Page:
Many young musicians in high school think about turning their musical passions into their livelihoods. Consider the following choices for pursuing a position in music.
Of course, making a living as a performer is one of the most common career paths for a musician.
Playing with a professional orchestra can be a full-time or part-time position. Nationally known ensembles may have year-long schedules while smaller, local ensembles may have shorter seasons. Percussion positions in national symphony orchestras are highly competitive.
Military units have various concert and marching ensembles that provide strong job security and benefits for the musicians and family members. Military musicians are serving the country by entertaining members of their service branch and/or the public. They often need to complete basic training or officer training.
Performers can also get gigs as studio musicians, also known as session musicians or backing musicians. Though somewhat challenging to find frequency in work, a diverse range of opportunities—from recording film soundtracks to performing live—are possible.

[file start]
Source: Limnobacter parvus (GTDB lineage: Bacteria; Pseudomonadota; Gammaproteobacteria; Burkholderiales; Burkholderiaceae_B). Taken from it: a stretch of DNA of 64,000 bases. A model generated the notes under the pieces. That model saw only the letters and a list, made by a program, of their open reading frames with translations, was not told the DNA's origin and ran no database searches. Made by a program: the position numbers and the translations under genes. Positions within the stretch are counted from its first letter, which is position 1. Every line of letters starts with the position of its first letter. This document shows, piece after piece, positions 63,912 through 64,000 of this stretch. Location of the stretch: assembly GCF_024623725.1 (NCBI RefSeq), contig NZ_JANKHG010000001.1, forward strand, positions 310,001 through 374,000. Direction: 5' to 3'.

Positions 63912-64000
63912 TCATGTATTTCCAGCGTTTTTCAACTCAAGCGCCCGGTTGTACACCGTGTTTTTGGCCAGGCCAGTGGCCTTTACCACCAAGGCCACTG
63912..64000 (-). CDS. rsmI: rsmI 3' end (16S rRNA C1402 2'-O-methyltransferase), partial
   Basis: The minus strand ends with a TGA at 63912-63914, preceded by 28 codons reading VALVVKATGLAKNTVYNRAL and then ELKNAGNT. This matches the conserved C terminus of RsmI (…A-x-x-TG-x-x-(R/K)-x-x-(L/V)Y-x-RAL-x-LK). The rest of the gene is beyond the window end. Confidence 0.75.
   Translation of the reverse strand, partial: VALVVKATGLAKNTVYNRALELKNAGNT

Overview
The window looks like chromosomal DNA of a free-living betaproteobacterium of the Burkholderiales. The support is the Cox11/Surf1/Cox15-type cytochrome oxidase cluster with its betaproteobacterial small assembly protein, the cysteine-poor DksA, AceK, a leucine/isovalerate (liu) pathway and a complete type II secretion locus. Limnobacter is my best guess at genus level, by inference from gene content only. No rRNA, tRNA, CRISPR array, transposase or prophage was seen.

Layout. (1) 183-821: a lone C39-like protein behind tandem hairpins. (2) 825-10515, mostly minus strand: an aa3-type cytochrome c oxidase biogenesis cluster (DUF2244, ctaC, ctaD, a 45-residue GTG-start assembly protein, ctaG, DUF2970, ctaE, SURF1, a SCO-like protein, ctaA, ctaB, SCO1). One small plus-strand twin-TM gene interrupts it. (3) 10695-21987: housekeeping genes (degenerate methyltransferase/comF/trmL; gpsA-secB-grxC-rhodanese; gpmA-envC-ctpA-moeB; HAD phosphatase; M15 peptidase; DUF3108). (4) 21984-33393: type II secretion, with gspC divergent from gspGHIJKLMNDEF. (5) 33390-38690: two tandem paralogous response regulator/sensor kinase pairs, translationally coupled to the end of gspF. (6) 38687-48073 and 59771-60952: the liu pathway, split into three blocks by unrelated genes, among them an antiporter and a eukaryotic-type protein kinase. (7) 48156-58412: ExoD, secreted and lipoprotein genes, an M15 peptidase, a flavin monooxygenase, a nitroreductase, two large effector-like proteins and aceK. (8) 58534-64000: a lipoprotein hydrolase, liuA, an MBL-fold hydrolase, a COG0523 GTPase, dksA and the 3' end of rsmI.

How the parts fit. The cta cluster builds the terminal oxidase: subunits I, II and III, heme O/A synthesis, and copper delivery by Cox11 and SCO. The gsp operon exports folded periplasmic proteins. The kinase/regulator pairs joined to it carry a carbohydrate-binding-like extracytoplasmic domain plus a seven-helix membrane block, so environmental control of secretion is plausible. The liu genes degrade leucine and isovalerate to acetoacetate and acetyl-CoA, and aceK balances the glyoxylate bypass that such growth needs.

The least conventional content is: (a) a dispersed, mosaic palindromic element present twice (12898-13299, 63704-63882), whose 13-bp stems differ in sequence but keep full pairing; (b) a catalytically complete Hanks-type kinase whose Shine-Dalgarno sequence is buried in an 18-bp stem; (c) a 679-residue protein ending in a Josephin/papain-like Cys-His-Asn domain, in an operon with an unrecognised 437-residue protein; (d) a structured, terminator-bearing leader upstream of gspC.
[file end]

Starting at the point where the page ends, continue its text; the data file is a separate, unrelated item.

Choosing to teach is another common music profession. High schools and colleges are the most common settings for full-time educators; however, teaching private lessons or serving in an adjunct position can be good options.
Composing or Arranging
For those who feel connected to creating music but are not necessarily married to performing, writing or arranging music is an excellent way to make a living or to supplement other careers within the profession. Compositions and arrangements are needed in many categories, including orchestral, film, chamber music, marching band, and concert band.
Working in the Industry
Another way to pursue a career in the music field is to work in the music industry. Jobs could be sought with instrument manufacturers, sheet music publishers, retailers, and recording studios, among others.
“Whatever you choose to do for a living, make sure you love it.” – My Dad